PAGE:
Make Yourself Comfortable
Bugproof your campsite
>> Don't camp near standing water, a favorite hangout for insects.
>> Camp in a breezy spot--this makes bug landing more difficult.
>> Keep a campfire going. Bugs hate smoke.
>> Check your site for anthills before you set up the tent.
>> When all else fails, pack a screened dining canopy.
Take a shower in camp Most primitive campsites lack bathing facilities. But if you still crave a warm rinse, paint a plastic gallon jug black and poke holes in the lid. Warm the filled jug in the sun, then pour. Low-impact reminder: Don't soap up within 200 feet of a lake or river.
Fish with a stick, string, and a worm
It may take a lifetime to master the art of fly-fishing, but you can still land big ones the old-fashioned way. What you need: 8-foot trimmed tree branch, 8-pound test fishing line, #8 baitholder hook, 1-inch bobber, and live earthworms. Measure the fishing line to match the length of the branch and tie it on. Tie a hook to the other end and attach the bobber 2 feet up from the hook. Slip an earthworm onto the hook, and jerk like crazy when dinner bites.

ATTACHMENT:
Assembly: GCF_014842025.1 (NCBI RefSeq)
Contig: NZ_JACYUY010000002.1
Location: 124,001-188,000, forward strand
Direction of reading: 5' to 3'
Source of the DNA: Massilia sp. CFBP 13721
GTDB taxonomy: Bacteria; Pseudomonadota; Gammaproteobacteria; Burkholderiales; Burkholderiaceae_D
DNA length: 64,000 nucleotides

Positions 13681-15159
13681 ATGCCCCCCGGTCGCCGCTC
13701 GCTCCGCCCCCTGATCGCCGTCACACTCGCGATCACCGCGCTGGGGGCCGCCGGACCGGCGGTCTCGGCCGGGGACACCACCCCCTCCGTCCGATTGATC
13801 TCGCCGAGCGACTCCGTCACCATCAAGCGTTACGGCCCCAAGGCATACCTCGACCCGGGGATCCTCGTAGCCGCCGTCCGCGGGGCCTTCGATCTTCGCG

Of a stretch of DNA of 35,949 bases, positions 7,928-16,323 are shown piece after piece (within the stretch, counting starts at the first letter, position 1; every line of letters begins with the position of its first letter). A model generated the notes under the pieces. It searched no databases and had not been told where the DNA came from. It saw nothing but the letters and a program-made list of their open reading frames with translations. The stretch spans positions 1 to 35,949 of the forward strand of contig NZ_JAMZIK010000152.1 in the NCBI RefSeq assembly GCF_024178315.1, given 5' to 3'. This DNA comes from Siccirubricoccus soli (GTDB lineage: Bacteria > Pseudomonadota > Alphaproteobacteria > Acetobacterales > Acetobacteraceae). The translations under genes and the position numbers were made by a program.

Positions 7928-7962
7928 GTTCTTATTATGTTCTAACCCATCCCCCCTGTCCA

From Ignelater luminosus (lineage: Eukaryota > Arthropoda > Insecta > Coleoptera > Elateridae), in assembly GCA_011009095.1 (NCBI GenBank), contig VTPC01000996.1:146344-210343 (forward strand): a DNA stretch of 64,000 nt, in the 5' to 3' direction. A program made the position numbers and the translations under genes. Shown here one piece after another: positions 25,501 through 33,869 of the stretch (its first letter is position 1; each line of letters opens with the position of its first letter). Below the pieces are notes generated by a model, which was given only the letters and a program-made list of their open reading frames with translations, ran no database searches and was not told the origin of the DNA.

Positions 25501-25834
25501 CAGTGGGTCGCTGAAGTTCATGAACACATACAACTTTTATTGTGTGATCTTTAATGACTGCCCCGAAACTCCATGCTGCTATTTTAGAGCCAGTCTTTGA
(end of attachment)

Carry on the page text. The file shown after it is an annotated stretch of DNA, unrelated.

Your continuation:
Keep a firefly alive
>> Don't punch holes in the top of your jar; fireflies need humidity more than air. Instead, open it up and blow across the top each day.
>> Place a moist apple slice or paper towel inside to maintain a humid environment.
>> Line their new home with grass to replicate the lightning bugs' preferred habitat.
>> Keep the jar out of direct sunlight, but in a place where it gets ambient natural light.